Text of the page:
Title: Religion, Caste, and Nation in South India: ...
Publisher: Oxford University Press
Book Condition: New
Num Pages: 328 pages, 6 b/w illustrations. BIC Classification: 1FKA; 3JH; 3JJ; HBJF; HBLL; HBLW; JPFN. Category: (P) Professional & Vocational; (U) Tertiary Education (US: College). Dimension: 229 x 212 x 31. Weight in Grams: 552. . 2014. 1st Edition. Hardcover. . . . . Books ship from the US and Ireland. Bookseller Inventory # V9780199451814
Synopsis: While most scholarship on nationalism have focused on the recent secular foundations of nationalism, this work examines the religious roots of nationalism and specifically the (Neo) Shaivite roots of Tamil nationalism and the Dravidian movement. The book traces the anti-Aryan, anti-Brahmin character of Tamil nationalism and the Dravidian movement to the Tamil Neo-Shaivite movement that emerged against the background of Neo-Vedantic and Vaishnavite revivalist current that accompanied the rise of pan-Indian nationalism. Drawing from a range of influences including European Orientalist and Missionary critiques of the philosophical idealism found in Brahmanism and Neo-Vedantic thought, the Neo-Shaivite articulation of non-Brahmin Tamil nationalism endowed Tamil nationalism with a critical spirit and critical grammar that not only rejected such idealism--but also celebrated the more firmly grounded and sensuous Tamil tradition celebrated in ancient Tamil and Bhakti poetry. The book presents these insights and arguments through a critical exploration of the life and work of Maraimalai Adigal (1876-1950) who not only played a central role in consolidating the intellectual and cultural foundation for non-Brahmin Tamil nationalism but whose life intersected with many of the pioneer figures in the Tamil nationalist and Dravidian movement.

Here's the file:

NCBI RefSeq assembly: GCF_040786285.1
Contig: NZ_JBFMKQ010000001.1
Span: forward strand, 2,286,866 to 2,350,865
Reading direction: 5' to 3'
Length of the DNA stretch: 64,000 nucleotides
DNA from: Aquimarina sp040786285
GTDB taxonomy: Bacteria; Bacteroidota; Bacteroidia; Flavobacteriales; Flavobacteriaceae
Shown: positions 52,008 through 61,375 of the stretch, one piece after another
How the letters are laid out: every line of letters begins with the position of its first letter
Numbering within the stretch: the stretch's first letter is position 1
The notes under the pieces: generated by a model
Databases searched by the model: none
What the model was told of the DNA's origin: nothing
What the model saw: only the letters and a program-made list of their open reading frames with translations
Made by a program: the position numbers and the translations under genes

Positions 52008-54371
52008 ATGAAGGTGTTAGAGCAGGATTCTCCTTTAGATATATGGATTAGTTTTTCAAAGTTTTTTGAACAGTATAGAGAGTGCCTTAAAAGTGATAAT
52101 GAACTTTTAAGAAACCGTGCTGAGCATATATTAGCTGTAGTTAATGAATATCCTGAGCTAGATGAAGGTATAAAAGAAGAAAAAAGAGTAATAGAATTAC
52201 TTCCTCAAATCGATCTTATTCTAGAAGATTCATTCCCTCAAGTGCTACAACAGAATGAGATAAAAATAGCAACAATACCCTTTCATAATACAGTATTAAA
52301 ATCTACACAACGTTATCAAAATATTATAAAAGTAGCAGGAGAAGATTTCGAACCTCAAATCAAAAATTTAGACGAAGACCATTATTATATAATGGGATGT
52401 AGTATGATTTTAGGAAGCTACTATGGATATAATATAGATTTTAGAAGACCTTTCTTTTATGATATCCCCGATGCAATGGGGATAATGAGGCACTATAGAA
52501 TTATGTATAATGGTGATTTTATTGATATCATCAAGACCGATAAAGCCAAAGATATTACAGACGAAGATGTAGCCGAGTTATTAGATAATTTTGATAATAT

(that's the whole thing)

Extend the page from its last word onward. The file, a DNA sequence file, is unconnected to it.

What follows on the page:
The extraordinary power and solidity of regional ethno-nationalist identities such as the Tamil in South Asia continue to defy easy explanations. In this work, Ravi Vaithees, departing sharply from conventional 'secular' accounts, examines the deeper religious roots of Tamil/Dravidian identity formation and its relationship to broader processes of nationality formation in South Asia.
Through a close and innovative reading of the life and career of Maraimalai Adigal (1876-1950), who played a central role in consolidating the intellectual and cultural foundation for non-Brahmin Tamil nationalism and the Dravidian movement, the author presents interesting insights into the history of the neo-Saivite revival.
The neo-Saivite articulation of non-Brahmin Tamil nationalism endowed it with a critical spirit that not only eschewed the philosophical idealism found in Brahmanism and neo-Vedantic thought but also celebrated the more firmly grounded, earthy, and sensuous Tamil tradition reflected in ancient Tamil and Bhakti poetry and Tamil Saiva Siddhanta. This has been brought forth by drawing from a range of influences including colonial and Christian missionary critiques of Brahminism and neo-Vedantic currents.
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